The goal of our effort in Afghanistan must be to prevent it from again becoming a sanctuary for terrorists to organize, train, and plot violence against the United States. To accomplish it requires us, our allies and the Afghan army to reduce the threat from the Taliban and al Qaeda to the point where the Afghan army is able on its own to deal with it. That is a distant but achievable goal. Gen. David D. McKiernan, the U.S. commander in Afghanistan, has warned that the increase in force levels is not part of a temporary surge, as in Iraq, but will likely be necessary for as long as five years. We will have to provide much better security to Afghan communities than we have. The Afghan army will need to be at least doubled in size. A far greater and much more unified international effort is required to help Afghanistan develop economically. The Afghan government, currently incapacitated by corruption and incompetence, must be reformed.
The first principle of a successful counterinsurgency is to provide security to local populations. That objective has, in recent years, placed second to our efforts to chase and engage the enemy. Gen. Petraeus is in the process of reversing that mistake, but it will take time. The second principle, I believe, is to help ensure the Afghan government is viewed by the people as a legitimate authority, capable of addressing their needs, and imposing its authority by just means. The Afghan people do not want the Taliban to return to power. Only a tiny fraction of the population supports them. But they must believe they have a viable alternative to the cruel despotism on offer from their former rulers. This will require more of what is casually described as nation building, not less as many argue.
Presumably, President Obama would have preferred to await the recommendations of the strategic review of Afghanistan his national-security team has undertaken, before ordering the deployment of additional troops. But the situation in Afghanistan is dire.
Violence and civilian casualties have spiked, and the spring fighting season is imminent. The troops were urgently needed, and more troops are almost certain to be deployed after the administration completes its review.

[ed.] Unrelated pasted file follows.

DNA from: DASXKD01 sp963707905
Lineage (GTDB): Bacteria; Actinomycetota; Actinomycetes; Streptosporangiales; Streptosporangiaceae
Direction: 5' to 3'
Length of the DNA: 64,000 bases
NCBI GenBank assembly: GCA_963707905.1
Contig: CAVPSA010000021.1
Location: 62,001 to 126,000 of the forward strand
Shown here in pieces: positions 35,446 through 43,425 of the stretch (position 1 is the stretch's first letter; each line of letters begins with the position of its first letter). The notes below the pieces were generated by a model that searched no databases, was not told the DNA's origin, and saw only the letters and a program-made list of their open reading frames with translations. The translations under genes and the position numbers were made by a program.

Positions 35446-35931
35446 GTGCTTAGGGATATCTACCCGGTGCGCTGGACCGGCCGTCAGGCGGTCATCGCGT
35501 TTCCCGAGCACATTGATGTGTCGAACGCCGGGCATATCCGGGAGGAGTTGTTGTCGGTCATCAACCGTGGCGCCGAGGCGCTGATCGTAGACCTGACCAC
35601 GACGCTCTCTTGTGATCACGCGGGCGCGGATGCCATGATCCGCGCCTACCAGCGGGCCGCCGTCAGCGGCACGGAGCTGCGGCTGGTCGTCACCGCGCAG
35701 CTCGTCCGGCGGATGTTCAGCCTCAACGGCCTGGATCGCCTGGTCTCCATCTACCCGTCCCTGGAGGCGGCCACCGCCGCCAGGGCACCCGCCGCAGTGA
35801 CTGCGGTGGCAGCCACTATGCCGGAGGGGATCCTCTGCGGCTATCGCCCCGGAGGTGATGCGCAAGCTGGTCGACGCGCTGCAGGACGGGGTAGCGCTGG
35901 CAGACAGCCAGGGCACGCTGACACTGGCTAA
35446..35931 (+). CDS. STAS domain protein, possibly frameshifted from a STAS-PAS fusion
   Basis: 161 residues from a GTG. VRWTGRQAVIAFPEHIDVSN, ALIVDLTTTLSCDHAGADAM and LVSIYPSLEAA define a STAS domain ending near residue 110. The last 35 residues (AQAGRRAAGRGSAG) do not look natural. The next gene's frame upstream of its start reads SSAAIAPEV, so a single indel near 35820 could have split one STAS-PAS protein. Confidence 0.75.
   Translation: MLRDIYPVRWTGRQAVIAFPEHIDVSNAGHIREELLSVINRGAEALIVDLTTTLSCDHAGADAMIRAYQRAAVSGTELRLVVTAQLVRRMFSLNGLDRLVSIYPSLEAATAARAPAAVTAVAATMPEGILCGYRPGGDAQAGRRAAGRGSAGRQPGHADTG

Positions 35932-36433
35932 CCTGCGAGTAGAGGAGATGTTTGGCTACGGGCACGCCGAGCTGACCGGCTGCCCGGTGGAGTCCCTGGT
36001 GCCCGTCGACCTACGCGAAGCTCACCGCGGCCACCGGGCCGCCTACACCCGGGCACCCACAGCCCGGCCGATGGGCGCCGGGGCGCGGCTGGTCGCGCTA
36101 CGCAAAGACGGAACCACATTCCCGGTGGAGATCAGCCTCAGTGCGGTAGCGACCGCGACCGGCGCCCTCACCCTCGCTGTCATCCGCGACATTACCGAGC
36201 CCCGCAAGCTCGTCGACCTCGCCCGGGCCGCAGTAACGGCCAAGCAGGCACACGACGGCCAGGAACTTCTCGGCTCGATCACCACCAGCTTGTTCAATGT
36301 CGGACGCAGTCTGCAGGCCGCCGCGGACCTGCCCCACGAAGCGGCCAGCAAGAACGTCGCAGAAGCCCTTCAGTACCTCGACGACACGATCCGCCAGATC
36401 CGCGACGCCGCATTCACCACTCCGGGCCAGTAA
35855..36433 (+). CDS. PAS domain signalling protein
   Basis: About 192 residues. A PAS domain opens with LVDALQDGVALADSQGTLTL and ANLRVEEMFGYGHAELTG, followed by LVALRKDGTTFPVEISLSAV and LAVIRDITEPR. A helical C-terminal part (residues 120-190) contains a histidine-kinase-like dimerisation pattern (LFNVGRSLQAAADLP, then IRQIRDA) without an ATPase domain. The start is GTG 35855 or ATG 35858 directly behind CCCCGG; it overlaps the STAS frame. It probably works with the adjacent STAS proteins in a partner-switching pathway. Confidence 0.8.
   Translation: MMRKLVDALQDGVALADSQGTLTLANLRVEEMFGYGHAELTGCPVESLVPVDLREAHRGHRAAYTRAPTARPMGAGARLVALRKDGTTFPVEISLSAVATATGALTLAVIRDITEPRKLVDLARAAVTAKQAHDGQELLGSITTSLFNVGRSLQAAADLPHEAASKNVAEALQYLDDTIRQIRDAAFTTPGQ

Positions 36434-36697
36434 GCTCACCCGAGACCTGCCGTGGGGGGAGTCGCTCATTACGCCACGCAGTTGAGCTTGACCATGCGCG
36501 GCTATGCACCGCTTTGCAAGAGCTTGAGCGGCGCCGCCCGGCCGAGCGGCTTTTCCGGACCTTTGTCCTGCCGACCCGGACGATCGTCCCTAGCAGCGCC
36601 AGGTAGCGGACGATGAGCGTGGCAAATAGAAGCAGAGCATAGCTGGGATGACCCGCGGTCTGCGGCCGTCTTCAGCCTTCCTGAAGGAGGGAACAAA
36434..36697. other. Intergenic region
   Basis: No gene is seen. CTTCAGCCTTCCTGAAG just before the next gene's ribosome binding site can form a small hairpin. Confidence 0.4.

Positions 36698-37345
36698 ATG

As dire as it presently is, the war remains winnable. But as Dr. David Kilcullen, the brilliant counterinsurgency expert who advises Gen. Petraeus, has predicted, the decisions we make this year will probably determine whether we ultimately win or lose.
Those who believe the war cannot be won at acceptable cost should review the successes an effective counterinsurgency achieved not in Iraq, but in Afghanistan, in the period of late 2003 to early 2005, when the former US commander, Lieutenant General David Barno, and Ambassador Zalmay Khalilzad completely changed our tactics in Afghanistan. As John McCain pointed out this week, we increased US forces, tightly integrated US military and civilian commands, increased nonmilitary assistance, and reversed the previous concentration on counterterrorism—finding and fighting the enemy, and focused on the far more critical objective of protecting the population.
The results of these changes, Sen. McCain correctly argues, were improved “governance and reconstruction. …[E]ntrenched warlords were nudged out of power. Militias… were peacefully disarmed of their heavy weapons, and national elections were conducted successfully and peacefully. The Taliban showed signs of internal dissent and splintering.”
But the successes were squandered in the following years as “the civil-military command structure was… replaced by a balkanized and dysfunctional arrangement,” and “the integrated counterinsurgency strategy was replaced by a patchwork of different strategies, depending on the location and on which country’s troops were doing the fighting.”
Hopefully, the administration’s strategic review will arrive at these same conclusions, and immediately reverse these terribly costly mistakes. It won’t be easy, and American casualties will almost certainly increase in the short term. But we can still prevail. We must prevail. For the likely alternative to Mr. Ayers’ dreaded furnace of war in Afghanistan and its impact on the Obama presidency is the mass murder of Americans by terrorists, at a place and time of their choosing. That’s something our new president, commendably, seems to recognize.
Mark Salter is the former chief of staff to Senator John McCain and senior adviser to the McCain for President campaign.